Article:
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The pros and cons of exercising after 8pm



“Insulin sensitivity is down to an interaction between the hormones. Cortisol and insulin are almost inverse; cortisol breaks down while insulin builds,” explains NHS GP and personal trainer Dr Amos Ogunkoya. “We know that cortisol levels are higher in the morning and cortisol tends to hold onto fat. That means exercising later might allow you to actually do a better workout – especially as most of us have time limitations in the morning but more time in the evening.”

We know exercise has stress-relieving properties and further studies link evening exercise to falling asleep faster and spending more time in deep sleep. So, knowing how good it is for me, could I, a sworn morning person – who frequently goes to sleep in full daylight and to the sound of young children playing outside – switch my routine around? Could I become a fitness owl?

Monday evening yoga class

Not wanting to throw myself into anything too brutal straight off the circadian bat, I opted for a Monday evening yoga class. To get there involved a short bike ride in the setting sun. Which was picturesque until an enormous brown rat ran across my path. That’s one problem with being out and about in the evening – so are the rodents. 

Somehow, the slowness of yoga – all that breathing and stretching and listening to your body – can feel frustrating to me in the morning. But after a full day of work, childcare, unpaid domestic labour and the news, I relished the idea.  As a beginner, I found my muscles shaking like a Polaroid picture after even just a few seconds of downward facing dog.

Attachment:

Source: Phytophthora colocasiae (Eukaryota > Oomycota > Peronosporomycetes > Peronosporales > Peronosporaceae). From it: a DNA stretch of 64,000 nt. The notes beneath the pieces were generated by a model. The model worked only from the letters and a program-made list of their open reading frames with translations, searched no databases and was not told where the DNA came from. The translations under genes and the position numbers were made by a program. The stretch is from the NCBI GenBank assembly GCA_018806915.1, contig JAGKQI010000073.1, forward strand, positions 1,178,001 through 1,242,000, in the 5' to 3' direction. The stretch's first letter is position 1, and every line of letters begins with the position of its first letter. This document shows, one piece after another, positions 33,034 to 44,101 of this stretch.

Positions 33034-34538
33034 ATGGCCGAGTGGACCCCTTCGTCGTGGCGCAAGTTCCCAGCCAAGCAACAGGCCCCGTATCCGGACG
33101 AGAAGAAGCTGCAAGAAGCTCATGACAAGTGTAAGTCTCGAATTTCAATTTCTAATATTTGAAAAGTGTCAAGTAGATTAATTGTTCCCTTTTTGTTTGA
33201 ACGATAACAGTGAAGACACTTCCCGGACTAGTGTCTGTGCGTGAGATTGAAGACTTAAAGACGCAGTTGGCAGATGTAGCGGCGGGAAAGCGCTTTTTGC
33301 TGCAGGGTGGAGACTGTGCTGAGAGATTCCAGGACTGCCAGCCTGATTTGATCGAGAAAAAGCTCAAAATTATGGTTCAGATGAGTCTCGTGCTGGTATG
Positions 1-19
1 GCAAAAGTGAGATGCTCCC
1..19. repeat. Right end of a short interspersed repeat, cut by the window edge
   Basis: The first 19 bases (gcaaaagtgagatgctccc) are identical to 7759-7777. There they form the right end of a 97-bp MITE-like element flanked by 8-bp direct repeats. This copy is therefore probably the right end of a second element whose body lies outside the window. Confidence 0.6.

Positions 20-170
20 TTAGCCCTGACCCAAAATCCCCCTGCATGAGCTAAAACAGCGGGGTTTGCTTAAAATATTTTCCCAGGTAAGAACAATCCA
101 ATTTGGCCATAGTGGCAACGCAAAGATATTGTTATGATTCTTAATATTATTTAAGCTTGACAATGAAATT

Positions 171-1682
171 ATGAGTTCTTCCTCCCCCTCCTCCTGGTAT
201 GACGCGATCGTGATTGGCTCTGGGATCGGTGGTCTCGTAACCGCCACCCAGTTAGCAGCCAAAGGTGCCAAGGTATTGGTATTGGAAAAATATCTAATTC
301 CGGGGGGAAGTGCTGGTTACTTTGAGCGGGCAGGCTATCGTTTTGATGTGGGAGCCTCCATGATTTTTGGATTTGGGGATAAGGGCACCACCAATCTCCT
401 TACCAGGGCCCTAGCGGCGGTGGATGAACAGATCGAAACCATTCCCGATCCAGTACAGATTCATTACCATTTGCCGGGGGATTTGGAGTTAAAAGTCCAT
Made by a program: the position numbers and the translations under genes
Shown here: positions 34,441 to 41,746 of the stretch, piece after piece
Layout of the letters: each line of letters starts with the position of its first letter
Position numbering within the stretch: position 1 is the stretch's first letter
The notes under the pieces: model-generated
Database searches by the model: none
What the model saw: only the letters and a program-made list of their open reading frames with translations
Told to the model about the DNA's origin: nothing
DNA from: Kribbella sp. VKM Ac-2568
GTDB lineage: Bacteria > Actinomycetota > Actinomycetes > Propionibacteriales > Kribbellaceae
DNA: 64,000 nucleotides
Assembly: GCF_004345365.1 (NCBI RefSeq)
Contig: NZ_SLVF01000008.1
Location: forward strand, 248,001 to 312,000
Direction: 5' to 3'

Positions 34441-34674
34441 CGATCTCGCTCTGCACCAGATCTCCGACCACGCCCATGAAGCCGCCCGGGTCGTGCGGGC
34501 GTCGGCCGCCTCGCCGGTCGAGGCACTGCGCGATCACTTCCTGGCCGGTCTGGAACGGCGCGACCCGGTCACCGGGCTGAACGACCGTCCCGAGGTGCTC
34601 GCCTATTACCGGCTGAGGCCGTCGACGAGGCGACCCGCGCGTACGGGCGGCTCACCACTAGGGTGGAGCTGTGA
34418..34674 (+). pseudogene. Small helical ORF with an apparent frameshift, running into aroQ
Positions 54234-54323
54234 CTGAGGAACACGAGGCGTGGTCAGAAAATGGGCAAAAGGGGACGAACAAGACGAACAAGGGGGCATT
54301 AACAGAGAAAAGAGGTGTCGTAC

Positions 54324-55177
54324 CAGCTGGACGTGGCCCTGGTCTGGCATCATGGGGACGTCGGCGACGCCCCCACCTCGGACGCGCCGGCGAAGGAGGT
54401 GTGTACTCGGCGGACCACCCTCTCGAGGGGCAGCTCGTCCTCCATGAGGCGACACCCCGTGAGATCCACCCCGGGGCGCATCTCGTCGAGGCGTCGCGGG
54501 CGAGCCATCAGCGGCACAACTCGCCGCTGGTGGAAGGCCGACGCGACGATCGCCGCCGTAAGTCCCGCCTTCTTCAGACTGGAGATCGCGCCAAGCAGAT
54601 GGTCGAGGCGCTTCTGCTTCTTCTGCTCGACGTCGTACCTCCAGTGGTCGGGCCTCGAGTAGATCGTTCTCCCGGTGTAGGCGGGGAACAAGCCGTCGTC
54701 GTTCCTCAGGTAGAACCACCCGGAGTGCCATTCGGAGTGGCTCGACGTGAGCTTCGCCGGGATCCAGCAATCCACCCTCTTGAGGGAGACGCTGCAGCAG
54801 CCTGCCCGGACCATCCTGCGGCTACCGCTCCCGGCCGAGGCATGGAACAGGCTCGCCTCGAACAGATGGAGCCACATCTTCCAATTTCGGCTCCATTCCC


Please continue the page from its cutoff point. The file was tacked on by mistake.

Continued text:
Yoga’s seriously good for you. One 2016 study by the Rockefeller University in New York showed that participants doing yoga three times a week significantly improved bone mineral density in their spine, hips and thigh bones. The slow breathing has been shown to have a calming effect on our nervous system and reduce our stress levels too – both conducive to getting eight hours of sleep, which also happens to be linked to good heart health. 

Tuesday evening run

With my metabolic processes in mind, I had an extremely early dinner on Tuesday with my son to be ready for a run after his bedtime. It felt completely bizarre, bordering on scandalous to be pulling on a pair of Lycra shorts at 8pm.

But, honestly, how else are parents to small children supposed to capitalise on all this evening insulin regulation? I may have provocatively suggested to my partner that “vigorous physical activity in the evening is widely acknowledged as a therapeutic strategy for improving cardiometabolic risk factors,” but I’m not sure it was quite the seductive line I’d hoped. So, I was stuck with running.

The problem with something as high adrenaline as a jog down the towpath, at night, is that by the time I got home a little over an hour later, sweaty and with my pupils dilated, I was in no fit state to fall asleep. 


Despite a hot shower and cup of chamomile tea, I lay in bed for at least an hour and a half, completely unable to switch off. Indeed, studies show that in order for evening exercise to improve sleep it needs to be moderate intensity, not vigorous and end at least an hour before bedtime. Lesson learned.  

Slower exercise definitely seems more conducive to good sleep but I don’t want to give up my running. Thankfully, Dr Ogunkoya reassures me that doing something is always better than nothing – whatever the time. “The biggest contributor to diabetes, cardiovascular disease and cancer is a sedentary lifestyle,” says Dr Ogunkoya. “So, if you find cardiovascular exercise in the morning easy then go with that. And maybe do weights in the evening.”

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